LONGMONT -- Even at the annual youth job fair, it's tough for a 15-year-old to find a job.
Lois Strope and Nicholas Sellers, both Skyline High School students, were a little disappointed Thursday after seeing that they weren't old enough for most of the summer jobs available at the "Show Me the Money" job and career fair, sponsored by the St. Vrain Valley School District and Workforce Boulder County.
A steady stream of teens visited the fair, which featured mock interviews, employers looking for summer help, and information on careers as varied as electrical, military and financial services.
Although fewer companies offering career information participated this year, more employers were involved, said organizer Niki Brady of the St. Vrain Valley School District.
Student attendance was high, however, with 615 students registering, she said afterward. She estimated total attendance was probably more than 700.
Still, the choices were limited for the younger teens.
"There isn't a lot of selection for 15-year-olds," Sellers said.
Strope isn't interested in working an outdoor recreation job, such as lifeguard, she said.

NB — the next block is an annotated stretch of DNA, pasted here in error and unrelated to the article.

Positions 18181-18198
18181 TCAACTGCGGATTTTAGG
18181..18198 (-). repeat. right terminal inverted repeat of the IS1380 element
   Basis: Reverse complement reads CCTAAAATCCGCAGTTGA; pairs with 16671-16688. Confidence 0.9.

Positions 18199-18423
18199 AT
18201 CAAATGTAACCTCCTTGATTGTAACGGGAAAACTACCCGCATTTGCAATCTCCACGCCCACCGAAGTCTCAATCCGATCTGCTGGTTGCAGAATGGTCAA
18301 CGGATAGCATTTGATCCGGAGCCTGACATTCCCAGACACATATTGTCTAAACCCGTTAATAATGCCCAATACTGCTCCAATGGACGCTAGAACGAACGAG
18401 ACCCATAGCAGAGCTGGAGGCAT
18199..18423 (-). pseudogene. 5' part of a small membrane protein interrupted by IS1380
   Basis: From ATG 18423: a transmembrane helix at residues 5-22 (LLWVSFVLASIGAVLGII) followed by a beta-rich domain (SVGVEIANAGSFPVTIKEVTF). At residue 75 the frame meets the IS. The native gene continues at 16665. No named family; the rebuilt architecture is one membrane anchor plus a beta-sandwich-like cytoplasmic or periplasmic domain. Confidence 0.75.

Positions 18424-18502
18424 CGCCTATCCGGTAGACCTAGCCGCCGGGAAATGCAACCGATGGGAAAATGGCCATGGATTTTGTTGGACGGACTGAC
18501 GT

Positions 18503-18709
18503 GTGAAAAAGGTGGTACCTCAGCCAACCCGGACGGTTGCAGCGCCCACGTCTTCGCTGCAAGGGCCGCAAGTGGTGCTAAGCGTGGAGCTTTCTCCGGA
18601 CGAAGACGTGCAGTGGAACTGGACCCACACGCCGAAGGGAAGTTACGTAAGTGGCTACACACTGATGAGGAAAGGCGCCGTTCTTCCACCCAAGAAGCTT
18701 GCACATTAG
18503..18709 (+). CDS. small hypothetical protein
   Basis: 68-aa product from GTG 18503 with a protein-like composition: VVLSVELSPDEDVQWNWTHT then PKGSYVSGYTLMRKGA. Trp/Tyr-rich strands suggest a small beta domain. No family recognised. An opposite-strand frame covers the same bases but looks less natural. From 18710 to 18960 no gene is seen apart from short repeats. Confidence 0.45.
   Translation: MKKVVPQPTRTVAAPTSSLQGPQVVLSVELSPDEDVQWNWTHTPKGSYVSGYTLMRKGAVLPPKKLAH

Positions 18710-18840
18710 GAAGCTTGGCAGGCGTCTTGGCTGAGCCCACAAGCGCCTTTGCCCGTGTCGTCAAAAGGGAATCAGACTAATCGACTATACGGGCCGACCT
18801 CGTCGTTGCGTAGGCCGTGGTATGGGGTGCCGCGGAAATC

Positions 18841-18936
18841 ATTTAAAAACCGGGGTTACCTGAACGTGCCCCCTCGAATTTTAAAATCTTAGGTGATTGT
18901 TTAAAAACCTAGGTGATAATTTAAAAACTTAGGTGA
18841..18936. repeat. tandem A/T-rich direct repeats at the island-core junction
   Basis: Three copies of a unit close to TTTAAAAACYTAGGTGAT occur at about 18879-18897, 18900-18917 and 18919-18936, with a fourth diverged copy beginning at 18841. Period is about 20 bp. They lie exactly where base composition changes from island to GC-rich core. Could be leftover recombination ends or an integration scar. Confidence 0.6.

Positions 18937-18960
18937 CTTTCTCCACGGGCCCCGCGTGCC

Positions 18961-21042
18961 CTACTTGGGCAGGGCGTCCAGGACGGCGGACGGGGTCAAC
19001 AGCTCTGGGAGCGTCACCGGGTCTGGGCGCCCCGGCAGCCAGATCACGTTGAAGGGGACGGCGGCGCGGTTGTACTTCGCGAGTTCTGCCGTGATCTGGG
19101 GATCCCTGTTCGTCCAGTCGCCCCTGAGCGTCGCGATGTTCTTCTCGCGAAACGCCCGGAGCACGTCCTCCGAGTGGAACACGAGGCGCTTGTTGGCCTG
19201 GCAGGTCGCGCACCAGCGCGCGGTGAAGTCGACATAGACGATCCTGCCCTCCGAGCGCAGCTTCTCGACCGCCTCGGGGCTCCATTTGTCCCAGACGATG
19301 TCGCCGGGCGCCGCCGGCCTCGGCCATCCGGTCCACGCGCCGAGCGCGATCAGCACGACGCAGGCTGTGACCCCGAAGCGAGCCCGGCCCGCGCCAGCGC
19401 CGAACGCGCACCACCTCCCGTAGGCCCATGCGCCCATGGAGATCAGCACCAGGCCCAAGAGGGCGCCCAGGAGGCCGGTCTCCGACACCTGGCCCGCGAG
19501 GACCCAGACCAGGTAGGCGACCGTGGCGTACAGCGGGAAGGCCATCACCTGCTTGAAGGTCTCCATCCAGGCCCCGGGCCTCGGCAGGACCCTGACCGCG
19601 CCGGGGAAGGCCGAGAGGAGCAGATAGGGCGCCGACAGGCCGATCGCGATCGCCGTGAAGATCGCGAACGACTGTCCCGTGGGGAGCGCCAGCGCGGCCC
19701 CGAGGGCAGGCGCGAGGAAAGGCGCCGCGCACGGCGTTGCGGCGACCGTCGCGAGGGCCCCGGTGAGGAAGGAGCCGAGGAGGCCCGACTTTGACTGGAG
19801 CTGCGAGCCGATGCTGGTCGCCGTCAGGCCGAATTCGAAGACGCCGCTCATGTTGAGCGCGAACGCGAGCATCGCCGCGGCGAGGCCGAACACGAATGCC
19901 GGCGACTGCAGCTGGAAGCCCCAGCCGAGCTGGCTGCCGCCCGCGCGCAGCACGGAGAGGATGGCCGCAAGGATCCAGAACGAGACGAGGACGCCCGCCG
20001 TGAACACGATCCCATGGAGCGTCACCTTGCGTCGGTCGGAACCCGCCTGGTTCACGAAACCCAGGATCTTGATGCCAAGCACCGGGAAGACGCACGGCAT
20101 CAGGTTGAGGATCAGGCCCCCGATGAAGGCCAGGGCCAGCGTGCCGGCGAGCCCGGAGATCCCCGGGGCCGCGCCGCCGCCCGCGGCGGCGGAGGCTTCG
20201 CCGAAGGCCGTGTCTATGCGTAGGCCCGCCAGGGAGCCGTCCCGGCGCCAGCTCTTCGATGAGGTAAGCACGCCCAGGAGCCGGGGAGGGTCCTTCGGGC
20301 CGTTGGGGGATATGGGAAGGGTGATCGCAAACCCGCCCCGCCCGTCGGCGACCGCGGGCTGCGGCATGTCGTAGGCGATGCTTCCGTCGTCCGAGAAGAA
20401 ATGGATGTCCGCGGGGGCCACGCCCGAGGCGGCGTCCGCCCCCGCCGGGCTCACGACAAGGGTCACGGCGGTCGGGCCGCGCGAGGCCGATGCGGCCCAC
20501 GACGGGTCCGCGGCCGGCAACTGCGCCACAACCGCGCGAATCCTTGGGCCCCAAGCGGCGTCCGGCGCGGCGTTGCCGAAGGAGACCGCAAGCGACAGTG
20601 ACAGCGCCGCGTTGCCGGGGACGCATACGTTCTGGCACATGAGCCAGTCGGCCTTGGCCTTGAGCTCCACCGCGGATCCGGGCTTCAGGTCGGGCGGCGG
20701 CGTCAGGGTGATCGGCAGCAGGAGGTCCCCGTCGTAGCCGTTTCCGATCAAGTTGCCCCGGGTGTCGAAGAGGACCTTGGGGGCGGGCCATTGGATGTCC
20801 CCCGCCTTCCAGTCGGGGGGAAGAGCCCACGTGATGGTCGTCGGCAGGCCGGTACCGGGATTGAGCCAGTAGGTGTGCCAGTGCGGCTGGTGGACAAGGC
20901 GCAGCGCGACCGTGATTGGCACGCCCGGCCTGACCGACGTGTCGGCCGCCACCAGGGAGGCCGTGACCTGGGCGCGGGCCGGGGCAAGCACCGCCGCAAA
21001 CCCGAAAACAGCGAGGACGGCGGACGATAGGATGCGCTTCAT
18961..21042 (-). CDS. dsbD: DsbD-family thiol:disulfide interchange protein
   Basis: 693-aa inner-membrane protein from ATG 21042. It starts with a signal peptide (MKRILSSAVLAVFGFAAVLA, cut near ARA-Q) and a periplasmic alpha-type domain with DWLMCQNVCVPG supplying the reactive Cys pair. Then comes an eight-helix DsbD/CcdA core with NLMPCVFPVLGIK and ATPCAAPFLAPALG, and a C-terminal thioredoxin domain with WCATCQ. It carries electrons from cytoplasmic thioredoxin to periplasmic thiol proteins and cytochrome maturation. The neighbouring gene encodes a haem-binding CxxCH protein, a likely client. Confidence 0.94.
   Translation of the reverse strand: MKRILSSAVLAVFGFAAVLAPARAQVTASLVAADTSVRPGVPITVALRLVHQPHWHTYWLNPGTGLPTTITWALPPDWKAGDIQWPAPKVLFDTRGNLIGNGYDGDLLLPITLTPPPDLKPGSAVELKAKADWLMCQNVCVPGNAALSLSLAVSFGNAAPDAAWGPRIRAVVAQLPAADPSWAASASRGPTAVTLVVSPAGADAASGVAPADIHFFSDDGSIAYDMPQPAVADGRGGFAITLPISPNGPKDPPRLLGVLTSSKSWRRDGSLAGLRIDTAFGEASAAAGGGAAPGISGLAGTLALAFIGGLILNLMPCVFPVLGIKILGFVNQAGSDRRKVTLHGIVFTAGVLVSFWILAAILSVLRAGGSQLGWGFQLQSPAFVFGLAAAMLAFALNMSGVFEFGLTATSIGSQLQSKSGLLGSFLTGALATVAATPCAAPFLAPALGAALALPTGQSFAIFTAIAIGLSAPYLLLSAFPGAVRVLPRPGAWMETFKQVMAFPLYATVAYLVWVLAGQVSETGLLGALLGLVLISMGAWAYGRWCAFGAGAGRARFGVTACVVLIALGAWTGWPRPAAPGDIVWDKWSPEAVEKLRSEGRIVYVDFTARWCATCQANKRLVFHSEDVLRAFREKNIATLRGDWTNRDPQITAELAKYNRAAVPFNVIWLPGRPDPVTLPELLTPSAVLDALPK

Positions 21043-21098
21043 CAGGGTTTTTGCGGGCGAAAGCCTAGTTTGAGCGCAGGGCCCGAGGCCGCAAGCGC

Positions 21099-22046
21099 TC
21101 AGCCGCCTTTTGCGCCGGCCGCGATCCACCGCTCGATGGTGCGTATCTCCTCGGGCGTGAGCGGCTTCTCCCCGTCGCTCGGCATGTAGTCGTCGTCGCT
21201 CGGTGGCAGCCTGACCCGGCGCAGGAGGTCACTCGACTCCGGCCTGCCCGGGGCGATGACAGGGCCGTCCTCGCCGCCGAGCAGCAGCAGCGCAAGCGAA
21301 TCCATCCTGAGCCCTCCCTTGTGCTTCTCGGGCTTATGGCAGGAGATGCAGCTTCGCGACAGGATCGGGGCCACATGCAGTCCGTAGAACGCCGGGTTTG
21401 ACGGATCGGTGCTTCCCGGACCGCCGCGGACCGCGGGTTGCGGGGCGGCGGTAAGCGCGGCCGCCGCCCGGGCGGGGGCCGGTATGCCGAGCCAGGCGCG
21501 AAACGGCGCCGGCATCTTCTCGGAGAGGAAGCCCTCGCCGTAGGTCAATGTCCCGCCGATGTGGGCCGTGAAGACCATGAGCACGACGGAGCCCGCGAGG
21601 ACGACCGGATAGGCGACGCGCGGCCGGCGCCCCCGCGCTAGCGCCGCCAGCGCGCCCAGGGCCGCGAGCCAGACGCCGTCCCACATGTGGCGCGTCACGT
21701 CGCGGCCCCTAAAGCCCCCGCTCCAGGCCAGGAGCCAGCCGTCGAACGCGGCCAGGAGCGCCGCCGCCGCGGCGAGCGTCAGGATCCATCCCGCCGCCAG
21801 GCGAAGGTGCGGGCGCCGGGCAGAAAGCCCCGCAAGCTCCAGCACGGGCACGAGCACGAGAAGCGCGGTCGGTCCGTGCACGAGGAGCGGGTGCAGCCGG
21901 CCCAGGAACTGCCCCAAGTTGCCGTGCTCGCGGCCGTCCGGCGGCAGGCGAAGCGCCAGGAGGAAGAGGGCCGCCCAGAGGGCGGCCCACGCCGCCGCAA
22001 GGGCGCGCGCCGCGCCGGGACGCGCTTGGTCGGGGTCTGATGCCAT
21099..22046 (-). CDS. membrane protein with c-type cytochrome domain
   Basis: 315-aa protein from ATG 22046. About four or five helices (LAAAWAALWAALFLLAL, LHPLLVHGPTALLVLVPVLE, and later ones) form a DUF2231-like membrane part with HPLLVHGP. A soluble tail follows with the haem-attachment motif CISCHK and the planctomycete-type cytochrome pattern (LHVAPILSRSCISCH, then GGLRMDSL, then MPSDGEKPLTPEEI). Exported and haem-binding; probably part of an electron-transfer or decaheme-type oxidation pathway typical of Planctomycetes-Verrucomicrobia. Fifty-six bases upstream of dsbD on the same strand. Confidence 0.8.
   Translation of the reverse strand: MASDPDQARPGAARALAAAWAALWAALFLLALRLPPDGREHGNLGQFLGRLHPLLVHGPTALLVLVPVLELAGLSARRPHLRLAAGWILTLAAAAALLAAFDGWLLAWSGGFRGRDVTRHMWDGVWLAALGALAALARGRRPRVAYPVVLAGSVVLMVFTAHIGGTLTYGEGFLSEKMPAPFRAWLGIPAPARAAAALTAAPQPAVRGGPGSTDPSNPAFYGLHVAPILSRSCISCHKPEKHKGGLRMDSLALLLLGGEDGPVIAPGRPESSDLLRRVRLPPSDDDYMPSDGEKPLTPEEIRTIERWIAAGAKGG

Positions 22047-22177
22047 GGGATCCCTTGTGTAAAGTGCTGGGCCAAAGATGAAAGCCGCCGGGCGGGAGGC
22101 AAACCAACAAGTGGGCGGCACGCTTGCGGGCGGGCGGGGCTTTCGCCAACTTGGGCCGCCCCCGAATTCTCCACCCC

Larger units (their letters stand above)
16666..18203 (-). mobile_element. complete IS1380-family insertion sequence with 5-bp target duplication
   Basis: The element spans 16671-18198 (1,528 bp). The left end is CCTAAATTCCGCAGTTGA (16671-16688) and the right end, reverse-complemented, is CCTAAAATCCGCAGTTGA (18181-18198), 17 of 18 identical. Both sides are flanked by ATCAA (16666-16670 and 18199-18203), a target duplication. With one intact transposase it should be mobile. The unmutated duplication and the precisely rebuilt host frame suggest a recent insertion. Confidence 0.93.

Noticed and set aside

Her older sister, Charlotte Strope, didn't find anything that sparked her interest, either.
Although Charlotte Strope likes to cook and bake, she doesn't want to work in fast food, and at 17, she's not old enough to work at Panera, she said.
Employers at the job fair seemed far more pleased, however.
Mike Del Pizzo, kitchen manager at Country Buffet, is hiring 16- to 21-year-olds for cashier, line server and dishwasher positions, he said. Two hours into the three-hour event, he had handed out about 250 applications and received at least 40 back, he said.
Teens don't need experience to work at Country Buffet, he said. Instead, he's looking for someone with a positive attitude who is friendly, outgoing and eager to work.
"We're always trying to make the team better," Del Pizzo said.
One booth over, Jimmy John's general manager Ed Kenney said he will be hiring this spring for summer help. The jobs -- which include making sandwiches, running the cash register and cleaning -- offer flexible hours so kids can "still have summer fun and make a few bucks," he said.
Although he was not taking applications, Kenney had suggestions for teens looking for a job: Come prepared. That means bring a pen and a list of references with you when you apply for a job.
"That shows me a lot, that you are serious," Kenney said.